Methods and findings: In the "pre-intervention 2010" (from January 2010 to December 2010) and "pre-intervention 2011" (from January 2011 to December 2011) phases, patients who screened HIV-positive at health care facilities in Zhongshan and Pubei counties in Guangxi, China, followed the standard-of-care process. In the "post-intervention 2012" (from July 2012 to June 2013) and "post-intervention 2013" (from July 2013 to June 2014) phases, patients who screened HIV-positive at the same facilities were offered a simplified test and treat intervention, i.e., concurrent HIV confirmatory and CD4 testing and immediate initiation of ART, irrespective of CD4 count. Participants were followed for 6-18 mo until the end of their study phase period. Mortality rates in the pre-intervention and post-intervention phases were compared for all HIV cases and for treatment-eligible HIV cases. A total of 1034 HIV-positive participants (281 and 339 in the two pre-intervention phases respectively, and 215 and 199 in the two post-intervention phases respectively) were enrolled. Following the structural intervention, receipt of baseline CD4 testing within 30 d of HIV confirmation increased from 67%/61% (pre-intervention 2010/pre-intervention 2011) to 98%/97% (post-intervention 2012/post-intervention 2013) (all p < 0.001 [i.e., for all comparisons between a pre- and post-intervention phase]), and the time from HIV confirmation to ART initiation decreased from 53 d (interquartile range [IQR] 27-141)/43 d (IQR 15-113) to 5 d (IQR 2-12)/5 d (IQR 2-13) (all p < 0.001). Initiation of ART increased from 27%/49% to 91%/89% among all cases (all p < 0.001) and from 39%/62% to 94%/90% among individuals with CD4 count ≤350 cells/mm3 or AIDS (all p < 0.001). Mortality decreased from 27%/27% to 10%/10% for all cases (all p < 0.001) and from 40%/35% to 13%/13% for cases with CD4 count ≤ 350 cells/mm3 or AIDS (all p < 0.001). The simplified test and treat intervention was significantly associated with decreased mortality rates compared to pre-intervention 2011 (adjusted hazard ratio [aHR] 0.385 [95% CI 0.239-0.620] and 0.380 [95% CI 0.233-0.618] for the two post-intervention phases, respectively, for all newly diagnosed HIV cases [both p < 0.001], and aHR 0.369 [95% CI 0.226-0.603] and 0.361 [95% CI 0.221-0.590] for newly diagnosed treatment-eligible HIV cases [both p < 0.001]). The unit cost of an additional patient receiving ART attributable to the intervention was US$83.80. The unit cost of a death prevented because of the intervention was US$234.52.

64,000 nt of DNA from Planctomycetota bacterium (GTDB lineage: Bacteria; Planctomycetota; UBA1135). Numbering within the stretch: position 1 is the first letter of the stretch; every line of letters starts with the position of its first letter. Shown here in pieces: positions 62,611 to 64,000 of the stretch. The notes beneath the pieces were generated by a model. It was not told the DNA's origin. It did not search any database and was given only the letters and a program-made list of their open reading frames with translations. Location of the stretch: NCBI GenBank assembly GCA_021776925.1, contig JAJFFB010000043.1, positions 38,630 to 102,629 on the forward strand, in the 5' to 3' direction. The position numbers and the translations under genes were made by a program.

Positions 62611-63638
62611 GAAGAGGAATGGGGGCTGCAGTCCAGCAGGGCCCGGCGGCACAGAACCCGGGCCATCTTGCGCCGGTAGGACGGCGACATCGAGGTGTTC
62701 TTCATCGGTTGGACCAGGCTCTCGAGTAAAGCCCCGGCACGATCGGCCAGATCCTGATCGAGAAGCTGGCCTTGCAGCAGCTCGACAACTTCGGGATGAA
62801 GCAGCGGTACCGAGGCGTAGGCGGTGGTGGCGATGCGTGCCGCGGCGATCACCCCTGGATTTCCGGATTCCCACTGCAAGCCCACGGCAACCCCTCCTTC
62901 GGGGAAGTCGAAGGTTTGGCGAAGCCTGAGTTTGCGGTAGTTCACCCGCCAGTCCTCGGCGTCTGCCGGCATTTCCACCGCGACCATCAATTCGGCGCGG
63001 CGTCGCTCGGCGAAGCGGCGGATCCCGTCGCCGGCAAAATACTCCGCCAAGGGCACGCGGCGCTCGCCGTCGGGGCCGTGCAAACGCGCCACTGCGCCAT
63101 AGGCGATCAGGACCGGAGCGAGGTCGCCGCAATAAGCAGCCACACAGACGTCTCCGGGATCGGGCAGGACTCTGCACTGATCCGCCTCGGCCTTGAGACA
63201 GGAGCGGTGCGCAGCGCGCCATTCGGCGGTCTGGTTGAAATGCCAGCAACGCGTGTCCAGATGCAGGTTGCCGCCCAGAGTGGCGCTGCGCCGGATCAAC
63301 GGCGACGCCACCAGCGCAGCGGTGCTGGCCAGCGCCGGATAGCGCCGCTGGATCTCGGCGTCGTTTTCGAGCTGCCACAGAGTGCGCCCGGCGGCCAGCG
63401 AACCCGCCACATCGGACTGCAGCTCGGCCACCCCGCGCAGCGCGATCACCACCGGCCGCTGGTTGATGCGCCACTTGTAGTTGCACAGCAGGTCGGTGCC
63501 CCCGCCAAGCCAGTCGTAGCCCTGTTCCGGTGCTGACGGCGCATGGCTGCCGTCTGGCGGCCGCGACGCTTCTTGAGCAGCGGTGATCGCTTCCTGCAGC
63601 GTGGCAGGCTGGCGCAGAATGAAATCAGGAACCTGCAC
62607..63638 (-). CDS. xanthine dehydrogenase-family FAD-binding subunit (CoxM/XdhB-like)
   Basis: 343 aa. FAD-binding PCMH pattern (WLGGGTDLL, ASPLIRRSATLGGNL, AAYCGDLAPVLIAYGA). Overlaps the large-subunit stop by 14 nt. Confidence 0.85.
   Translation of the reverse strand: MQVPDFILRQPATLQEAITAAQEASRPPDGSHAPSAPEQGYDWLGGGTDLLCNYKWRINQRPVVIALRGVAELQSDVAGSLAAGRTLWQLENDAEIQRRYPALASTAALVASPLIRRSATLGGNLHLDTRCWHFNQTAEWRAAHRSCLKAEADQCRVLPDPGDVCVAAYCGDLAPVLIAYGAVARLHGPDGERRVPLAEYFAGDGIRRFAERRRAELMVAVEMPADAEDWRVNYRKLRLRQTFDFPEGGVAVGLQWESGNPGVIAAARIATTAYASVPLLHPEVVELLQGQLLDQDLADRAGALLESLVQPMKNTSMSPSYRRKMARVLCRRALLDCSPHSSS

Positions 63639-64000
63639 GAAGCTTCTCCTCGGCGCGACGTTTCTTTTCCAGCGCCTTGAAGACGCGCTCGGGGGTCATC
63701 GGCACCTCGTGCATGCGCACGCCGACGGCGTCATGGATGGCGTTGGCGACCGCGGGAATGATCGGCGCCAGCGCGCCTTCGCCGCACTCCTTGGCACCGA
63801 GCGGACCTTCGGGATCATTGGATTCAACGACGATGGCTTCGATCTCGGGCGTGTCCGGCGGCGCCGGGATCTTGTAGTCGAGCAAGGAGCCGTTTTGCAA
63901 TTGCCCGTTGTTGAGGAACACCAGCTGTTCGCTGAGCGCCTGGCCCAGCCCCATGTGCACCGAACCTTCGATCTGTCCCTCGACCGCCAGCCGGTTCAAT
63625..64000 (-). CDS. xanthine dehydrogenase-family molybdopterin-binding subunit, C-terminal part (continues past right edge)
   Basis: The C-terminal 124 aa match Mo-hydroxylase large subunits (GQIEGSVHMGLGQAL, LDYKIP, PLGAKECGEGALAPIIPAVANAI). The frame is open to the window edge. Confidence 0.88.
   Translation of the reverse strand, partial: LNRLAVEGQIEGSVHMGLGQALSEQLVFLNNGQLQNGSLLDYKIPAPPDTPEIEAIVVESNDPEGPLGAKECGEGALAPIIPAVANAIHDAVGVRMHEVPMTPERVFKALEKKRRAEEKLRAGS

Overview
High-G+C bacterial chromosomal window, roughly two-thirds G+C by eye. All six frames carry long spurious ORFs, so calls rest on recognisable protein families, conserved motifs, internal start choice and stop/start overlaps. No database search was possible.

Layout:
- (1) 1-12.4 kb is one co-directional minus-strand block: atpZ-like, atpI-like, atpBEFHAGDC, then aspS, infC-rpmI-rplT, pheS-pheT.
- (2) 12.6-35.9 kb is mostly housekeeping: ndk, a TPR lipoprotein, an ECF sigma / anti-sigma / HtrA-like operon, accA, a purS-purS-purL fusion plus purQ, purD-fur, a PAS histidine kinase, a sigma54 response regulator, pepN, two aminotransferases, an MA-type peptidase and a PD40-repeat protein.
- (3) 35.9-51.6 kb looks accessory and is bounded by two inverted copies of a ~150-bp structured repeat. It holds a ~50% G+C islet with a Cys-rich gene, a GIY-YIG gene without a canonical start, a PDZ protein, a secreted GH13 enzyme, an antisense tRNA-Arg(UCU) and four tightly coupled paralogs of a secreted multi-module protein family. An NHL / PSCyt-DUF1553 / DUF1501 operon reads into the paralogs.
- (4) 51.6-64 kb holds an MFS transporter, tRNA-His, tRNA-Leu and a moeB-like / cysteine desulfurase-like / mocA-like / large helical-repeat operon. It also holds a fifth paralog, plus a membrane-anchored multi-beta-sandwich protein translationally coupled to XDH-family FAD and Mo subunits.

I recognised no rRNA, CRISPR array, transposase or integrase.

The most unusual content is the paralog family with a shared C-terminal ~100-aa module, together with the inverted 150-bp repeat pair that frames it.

Conclusions: Our results demonstrate that the simplified HIV test and treat intervention promoted successful engagement in care and was associated with a 62% reduction in mortality. Our findings support the implementation of integrated HIV testing and immediate access to ART irrespective of CD4 count, in order to optimize the impact of ART.

Abstract  Full-text [free] access

Editor’s notes: The pathway from testing HIV positive to initiation of antiretroviral therapy (ART) can be complicated to navigate. The pathway may involve multiple visits, with delays and potential for losses at each step. These delays and losses are particularly hazardous for people with low CD4 counts, for whom delay in starting ART increases the risk of early mortality.

In this study from China, the pathway from an HIV-positive test result to starting treatment prior to the study programme was complex. It required people to have a confirmatory HIV test, which had a turn-around time of 7-18 days, before blood was sent for a CD4 count, with a further 7-18 day delay before the CD4 result became available. People eligible for ART, based on a CD4 count below 350 cells/mm3, would be asked to attend a different facility, usually the county general hospital. Eligible individuals would have to attend education sessions and have further blood tests for assessment prior to starting ART.

The programme simplified the pathway to ART start substantially by starting ART educational sessions at the same visit as the first HIV-positive test result. A second visit, to the county general hospital, was required to have blood taken for a CD4 count and pre-ART assessments, along with further education and counselling. The county general hospital was responsible for all subsequent care, and providers were responsible for following up if people did not attend scheduled visits. ART was initiated regardless of CD4 count. Mortality prior to the programme was 27% overall; in the programme period it was 10%.